First things first. Kudos to Chris Wiegand on the completion of his first feature film. It’s a big accomplishment, and no one can take that away from him…  no matter what I say after this point. Think about the best documentaries you’ve seen, the ones that tell an unexpected story about people and events you’ve never heard of or the people and places you already thought you knew. Films that reveal truths behind big history or insight into individuals previously lost in time. Now watch and listen as a narrator, a man clearly being blackmailed over the safety of his family or compromising pictures of him with a donkey, tells us about Wiegand’s “beautifully filmed and artistically crafted” documentary, an important and possibly life-changing film. It’s a movie about bloggers. Enjoy the comedic genius of the American Blogger trailer below.

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Kurt Cobain Death Scene in Soaked in Bleach

We’ve already had one great documentary spinning theories about Kurt Cobain‘s death (Nick Broomfield’s Kurt & Courtney) and one great dramatization of the last days of the Nirvana frontman (Gus Van Sant’s Last Days), but now there’s a (possibly great?) movie coming out that combines both approaches. Today is the 20th anniversary of when Cobain’s body was found dead, so of course the first trailer for this new docudrama has just arrived online. Titled Soaked in Bleach, it combines interviews with people associated with the case, including private detective Tom Grant, with reenactments featuring actors such as Lost‘s Daniel Roebuck as private detective Tom Grant. Others in the drama side’s cast play Cobain (Tyler Brian), Courtney Love (Sarah Scott), Hole guitarist Eric Erlandson (Kale Clauson), Guns N’ Roses bassist Duff McKagan (Tor Brown), Butthole Surfers singer Gibby Haynes (David Daskal), Earth front man Dylan Carlson (August Emerson) and a character named Kat, who I assume is Babes in Toyland’s Kat Bjelland (Alyssa Suede). The talking head interviewees include forensic pathologist (and JFK assassination conspiracy theory fueler) Cyril Wecht and former Seattle Chief of Police Norm Stamper. Not surprisingly, Love herself did not participate.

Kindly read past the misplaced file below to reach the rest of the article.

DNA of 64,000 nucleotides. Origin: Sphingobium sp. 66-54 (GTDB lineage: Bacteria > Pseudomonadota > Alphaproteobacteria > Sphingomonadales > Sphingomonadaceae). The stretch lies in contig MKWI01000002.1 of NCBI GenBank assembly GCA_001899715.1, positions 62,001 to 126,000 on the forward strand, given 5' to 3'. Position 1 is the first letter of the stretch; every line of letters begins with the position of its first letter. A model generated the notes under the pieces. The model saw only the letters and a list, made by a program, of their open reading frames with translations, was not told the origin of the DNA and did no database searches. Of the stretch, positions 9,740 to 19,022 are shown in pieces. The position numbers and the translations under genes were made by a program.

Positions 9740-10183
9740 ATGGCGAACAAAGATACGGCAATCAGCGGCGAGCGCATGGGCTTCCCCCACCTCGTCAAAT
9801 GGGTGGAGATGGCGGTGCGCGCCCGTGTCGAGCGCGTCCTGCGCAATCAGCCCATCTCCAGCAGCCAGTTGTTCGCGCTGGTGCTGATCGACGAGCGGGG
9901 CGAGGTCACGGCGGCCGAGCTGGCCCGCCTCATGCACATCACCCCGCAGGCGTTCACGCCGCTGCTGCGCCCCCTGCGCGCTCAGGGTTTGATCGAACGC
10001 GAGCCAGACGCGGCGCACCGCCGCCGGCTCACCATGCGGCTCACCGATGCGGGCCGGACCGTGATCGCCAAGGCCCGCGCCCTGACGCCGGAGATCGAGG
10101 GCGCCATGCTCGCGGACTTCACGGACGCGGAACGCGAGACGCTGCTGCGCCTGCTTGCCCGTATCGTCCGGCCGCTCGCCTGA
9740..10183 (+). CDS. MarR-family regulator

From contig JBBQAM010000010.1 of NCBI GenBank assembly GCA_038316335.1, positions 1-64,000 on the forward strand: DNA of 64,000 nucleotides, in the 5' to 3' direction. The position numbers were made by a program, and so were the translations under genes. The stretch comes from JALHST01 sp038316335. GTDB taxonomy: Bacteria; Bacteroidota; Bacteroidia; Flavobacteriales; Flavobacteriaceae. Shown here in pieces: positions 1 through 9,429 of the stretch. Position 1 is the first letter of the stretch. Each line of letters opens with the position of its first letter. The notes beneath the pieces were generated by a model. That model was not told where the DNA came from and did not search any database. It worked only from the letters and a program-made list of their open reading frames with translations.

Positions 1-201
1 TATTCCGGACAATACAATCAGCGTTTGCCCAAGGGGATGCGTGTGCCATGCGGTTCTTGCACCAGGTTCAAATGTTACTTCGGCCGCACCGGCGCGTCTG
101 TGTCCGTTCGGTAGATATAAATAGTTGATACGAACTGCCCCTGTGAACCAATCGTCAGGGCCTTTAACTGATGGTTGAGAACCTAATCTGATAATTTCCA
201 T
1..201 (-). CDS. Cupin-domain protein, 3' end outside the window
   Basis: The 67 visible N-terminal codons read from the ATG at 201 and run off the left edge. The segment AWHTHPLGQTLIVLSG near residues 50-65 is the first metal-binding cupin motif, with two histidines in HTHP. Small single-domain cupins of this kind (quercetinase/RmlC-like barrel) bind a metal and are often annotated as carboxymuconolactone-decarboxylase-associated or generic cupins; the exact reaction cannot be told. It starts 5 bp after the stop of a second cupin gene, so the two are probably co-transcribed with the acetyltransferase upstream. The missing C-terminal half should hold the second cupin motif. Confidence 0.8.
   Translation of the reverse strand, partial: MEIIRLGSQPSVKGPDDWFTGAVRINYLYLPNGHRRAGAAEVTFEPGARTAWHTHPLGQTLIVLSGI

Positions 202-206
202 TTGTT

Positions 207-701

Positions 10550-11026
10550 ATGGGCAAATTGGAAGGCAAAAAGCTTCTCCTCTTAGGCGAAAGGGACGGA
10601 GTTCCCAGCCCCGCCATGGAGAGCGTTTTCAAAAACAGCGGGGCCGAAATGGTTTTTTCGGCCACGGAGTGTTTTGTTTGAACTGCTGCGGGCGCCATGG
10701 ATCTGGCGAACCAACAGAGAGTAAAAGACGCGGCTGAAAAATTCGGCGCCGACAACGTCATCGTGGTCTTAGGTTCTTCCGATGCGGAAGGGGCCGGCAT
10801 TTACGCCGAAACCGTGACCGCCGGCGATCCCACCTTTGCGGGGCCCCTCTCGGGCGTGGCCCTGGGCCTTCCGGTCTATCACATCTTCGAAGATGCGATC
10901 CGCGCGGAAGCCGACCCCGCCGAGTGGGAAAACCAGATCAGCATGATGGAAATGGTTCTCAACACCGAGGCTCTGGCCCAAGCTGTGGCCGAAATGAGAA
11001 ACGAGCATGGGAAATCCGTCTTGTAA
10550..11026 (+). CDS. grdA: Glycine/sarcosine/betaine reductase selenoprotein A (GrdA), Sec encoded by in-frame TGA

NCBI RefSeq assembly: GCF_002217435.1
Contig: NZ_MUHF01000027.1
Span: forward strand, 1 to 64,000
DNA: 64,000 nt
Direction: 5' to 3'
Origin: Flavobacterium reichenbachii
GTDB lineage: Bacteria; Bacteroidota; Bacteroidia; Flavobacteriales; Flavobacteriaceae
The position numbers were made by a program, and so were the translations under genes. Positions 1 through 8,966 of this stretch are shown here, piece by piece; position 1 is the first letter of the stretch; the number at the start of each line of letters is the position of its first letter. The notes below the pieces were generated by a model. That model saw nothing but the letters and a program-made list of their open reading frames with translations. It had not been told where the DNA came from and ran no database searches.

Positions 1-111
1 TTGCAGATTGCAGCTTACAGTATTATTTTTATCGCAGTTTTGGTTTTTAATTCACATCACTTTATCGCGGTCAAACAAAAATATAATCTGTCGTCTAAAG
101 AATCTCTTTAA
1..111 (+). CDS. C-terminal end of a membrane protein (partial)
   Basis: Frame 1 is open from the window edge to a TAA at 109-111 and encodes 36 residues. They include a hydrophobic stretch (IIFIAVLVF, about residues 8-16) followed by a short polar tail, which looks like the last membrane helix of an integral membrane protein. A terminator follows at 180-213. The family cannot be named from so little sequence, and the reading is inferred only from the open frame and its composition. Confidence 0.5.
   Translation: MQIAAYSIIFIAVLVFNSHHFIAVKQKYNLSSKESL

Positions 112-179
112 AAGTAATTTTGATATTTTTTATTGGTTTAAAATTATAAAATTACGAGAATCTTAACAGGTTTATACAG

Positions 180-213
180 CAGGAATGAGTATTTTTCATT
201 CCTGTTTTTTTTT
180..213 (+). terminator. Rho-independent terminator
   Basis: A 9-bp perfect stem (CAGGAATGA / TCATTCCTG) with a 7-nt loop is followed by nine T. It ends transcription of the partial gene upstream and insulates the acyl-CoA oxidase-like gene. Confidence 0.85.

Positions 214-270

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Neighbors